The Regent Theatre is the loveliest cinema in Ballarat, right in the city centre. The multiplex today has kept many features from the original 1920s movie theatre, with arthouse & mainstream programme

My experience at the cinema

If you’re going to convert a 1000+ seater cinema into a modern multi-screen, this is surely the way to do it. The Regent Theatre in Ballarat kept lots of the original fittings so the façade for a start is just magnificent, the chandelier above the entrance hall is stunning, and the staircase taking you up to some of the screens a reminder of Gone with the Wind, even though the Regent predates that classic by a good few years.

Regent Theatre, Ballarat
Regent Theatre, Ballarat

They do a wonderful range of arthouse and blockbuster films here, too, so there is nearly always something on that we’d like to see. If it weren’t for other vintage cinemas even nearer to us in Castlemaine or Bendigo, we’d be at the Regent every week for sure.

I came back to the Regent for a tour of the building on Ballarat Heritage Weekend in May. There I met John, who has been tearing ticket stubs and doing other jobs at the Regent since the 1970s when he moved here from the local drive-ins. Great guy who told the story of the cinema well.

The films I’ve seen so far haven’t been in the main Cinema 1, so it was great to go into such a big auditorium (still around 700 seater) and feel the immensity of the place. It’s amazing to try and imagine the sheer scale of the original single screen auditorium, which sat almost 2000 people.

Auditorium Regent Theatre Ballarat
Main auditorium at the Regent Theatre Ballarat

I loved some of the original ornate frames around the walls, the beautiful light stands with the dancer figure leaning back to hold the light bulb, and the proscenium arch, though the original bits of that which remain are hidden behind the big cinema screen now (and therefore only visible on the heritage tour).

Up in the front ‘Marble Room’ there are displays of historical photos and film reels. It is here, John told us, that staff would be checked every night before going on duty, and anybody with insufficiently polished buttons or manicured nails would be sent home.

Today, this Marble Room is also the venue for the ‘Iconic Movie Luncheons’, which is a monthly event at the Regent, where a classic film is screened in the morning (Casablanca in June 2018, Steel Magnolias in July, Fired Green Tomatoes in August, and Out of Africa in October – that’s the one I’d like to see personally on such a grand screen). And there is basically a posh afternoon tea after the movie with scones and sandwiches on a tiered tray. This is really my kind of cinema.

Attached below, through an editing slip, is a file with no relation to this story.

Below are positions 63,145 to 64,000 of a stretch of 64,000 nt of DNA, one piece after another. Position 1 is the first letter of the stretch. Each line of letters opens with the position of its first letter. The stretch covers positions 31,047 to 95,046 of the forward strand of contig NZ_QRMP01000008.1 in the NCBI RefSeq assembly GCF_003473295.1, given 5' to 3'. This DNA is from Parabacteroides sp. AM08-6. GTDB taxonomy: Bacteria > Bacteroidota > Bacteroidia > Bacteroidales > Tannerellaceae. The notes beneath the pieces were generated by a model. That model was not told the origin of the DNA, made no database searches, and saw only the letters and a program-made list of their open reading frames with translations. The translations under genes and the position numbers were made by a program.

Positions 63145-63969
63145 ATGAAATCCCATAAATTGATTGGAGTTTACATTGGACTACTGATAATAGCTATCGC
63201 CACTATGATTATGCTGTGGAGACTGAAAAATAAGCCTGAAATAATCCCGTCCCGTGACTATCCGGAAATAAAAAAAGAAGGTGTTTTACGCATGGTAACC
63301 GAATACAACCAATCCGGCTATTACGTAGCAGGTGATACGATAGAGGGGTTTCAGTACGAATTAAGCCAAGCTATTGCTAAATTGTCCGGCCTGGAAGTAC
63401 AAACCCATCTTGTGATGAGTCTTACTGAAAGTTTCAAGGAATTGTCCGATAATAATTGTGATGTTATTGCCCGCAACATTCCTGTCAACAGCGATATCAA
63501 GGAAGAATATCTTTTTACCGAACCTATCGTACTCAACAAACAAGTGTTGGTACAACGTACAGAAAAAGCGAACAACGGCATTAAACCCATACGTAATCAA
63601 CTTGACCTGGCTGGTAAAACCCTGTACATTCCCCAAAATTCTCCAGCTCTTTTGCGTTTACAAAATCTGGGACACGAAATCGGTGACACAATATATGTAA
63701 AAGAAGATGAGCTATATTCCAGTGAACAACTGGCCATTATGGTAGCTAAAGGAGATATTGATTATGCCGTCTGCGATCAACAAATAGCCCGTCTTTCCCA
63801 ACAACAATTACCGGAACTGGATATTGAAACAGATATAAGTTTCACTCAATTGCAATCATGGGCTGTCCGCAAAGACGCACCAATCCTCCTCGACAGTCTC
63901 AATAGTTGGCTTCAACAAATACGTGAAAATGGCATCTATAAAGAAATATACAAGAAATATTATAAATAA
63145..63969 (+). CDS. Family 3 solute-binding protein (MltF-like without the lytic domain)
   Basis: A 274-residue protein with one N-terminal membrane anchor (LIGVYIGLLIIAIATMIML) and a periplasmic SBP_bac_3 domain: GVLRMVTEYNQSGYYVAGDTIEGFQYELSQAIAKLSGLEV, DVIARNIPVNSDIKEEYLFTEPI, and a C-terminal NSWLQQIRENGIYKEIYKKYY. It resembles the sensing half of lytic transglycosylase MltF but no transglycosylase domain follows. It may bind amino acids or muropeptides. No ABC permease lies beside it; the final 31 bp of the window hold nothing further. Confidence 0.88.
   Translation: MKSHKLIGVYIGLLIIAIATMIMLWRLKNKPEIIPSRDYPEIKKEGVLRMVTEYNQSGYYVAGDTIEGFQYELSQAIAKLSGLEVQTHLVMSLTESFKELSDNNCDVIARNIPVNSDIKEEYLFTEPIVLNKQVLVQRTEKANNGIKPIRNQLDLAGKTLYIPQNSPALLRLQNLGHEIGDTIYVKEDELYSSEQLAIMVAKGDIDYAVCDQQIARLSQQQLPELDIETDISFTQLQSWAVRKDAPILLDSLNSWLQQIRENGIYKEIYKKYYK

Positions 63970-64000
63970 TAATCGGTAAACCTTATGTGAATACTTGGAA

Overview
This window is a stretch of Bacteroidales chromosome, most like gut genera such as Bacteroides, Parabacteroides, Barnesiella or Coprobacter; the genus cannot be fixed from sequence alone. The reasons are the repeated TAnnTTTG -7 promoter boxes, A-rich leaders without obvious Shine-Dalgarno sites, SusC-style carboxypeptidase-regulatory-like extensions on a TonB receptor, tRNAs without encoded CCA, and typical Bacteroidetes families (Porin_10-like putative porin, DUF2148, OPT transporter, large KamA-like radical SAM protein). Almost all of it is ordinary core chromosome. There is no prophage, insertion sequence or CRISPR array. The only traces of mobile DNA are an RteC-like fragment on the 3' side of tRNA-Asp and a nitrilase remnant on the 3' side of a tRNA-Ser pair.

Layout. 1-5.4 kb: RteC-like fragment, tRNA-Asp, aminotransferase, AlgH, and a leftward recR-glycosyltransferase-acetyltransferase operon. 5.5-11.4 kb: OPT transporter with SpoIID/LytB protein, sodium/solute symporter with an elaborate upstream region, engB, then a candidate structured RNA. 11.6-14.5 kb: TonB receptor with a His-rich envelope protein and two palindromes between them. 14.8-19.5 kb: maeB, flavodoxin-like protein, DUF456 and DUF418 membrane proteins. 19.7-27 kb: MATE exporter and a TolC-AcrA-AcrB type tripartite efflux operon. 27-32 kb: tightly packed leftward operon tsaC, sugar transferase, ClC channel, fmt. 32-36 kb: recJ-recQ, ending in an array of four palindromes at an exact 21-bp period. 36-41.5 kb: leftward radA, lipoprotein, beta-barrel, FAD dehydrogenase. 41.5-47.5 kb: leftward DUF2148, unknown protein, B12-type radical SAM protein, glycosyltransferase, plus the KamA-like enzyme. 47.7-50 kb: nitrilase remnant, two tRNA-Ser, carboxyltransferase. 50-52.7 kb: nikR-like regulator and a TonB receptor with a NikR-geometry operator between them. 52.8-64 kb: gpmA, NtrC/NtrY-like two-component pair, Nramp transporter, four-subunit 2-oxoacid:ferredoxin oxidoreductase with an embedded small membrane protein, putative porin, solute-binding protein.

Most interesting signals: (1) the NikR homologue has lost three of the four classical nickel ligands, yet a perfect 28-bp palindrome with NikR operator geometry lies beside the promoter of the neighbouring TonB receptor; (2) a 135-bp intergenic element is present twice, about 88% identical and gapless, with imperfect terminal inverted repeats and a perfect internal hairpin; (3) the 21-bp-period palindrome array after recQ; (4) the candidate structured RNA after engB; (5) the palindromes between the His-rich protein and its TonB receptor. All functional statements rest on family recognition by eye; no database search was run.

Join the Regent Film Club for ridiculously small fee and get money not only off cinema seats but reductions in the price of drinks from the little bar here too.

Cinema 1 is the biggie with around 700 seats.

If dining at the movies is your thing, check out the Gold Class cinema, which is all luxury and leather seating, plus waiters serving you. Not my thing, but hey they have to cater for all tastes.

I’m more attracted to the Showcase Cinema, which allows you to take a drink in and watch arthouse movies.

History and stories about the Regent Theatre, Ballarat

Ballarat’s Regent Theatre opened in 1928 joining the Regent family which already had cinemas in Perth, Adelaide and other cities across Australia. In 1929 the Regent Theatre Ballarat was reportedly one of the first theatres in the state to have the equipment necessary for the new ‘talkie’ films. A feature in the Weekly Times reckoned that the technology would have ‘rapid advancement’ as it developed and became popular.

The theatre was always used for more than just screening films. During World War 2, it was the venue for armed services’ recruitment drives, and was the place used by many politicians for election rallies and the like.

Until the big fire that gutted the building in 1943, the cinema could seat over 1900 people. But money was found to rebuild the interior after the fire due to its important role in the ‘entertainment of soldiers and war workers’.

In February 1951 – to mark the centenary of the discovery of gold in Victoria – they showed the premiere of Hollywood’s ‘Gold Fever’ directed by John Calvert.

The Regent was closed in the 1960s, but then bought by the Anderson family in 1974 and reopened in 1976 with a screening of Gone with the Wind – how appropriate! It was one of the first cinemas to convert to multi-screen in the 1980s, but they have managed to retain the sense of history and magnificence, even while adapting architecturally and technologically to the 21st century.

People linked to this place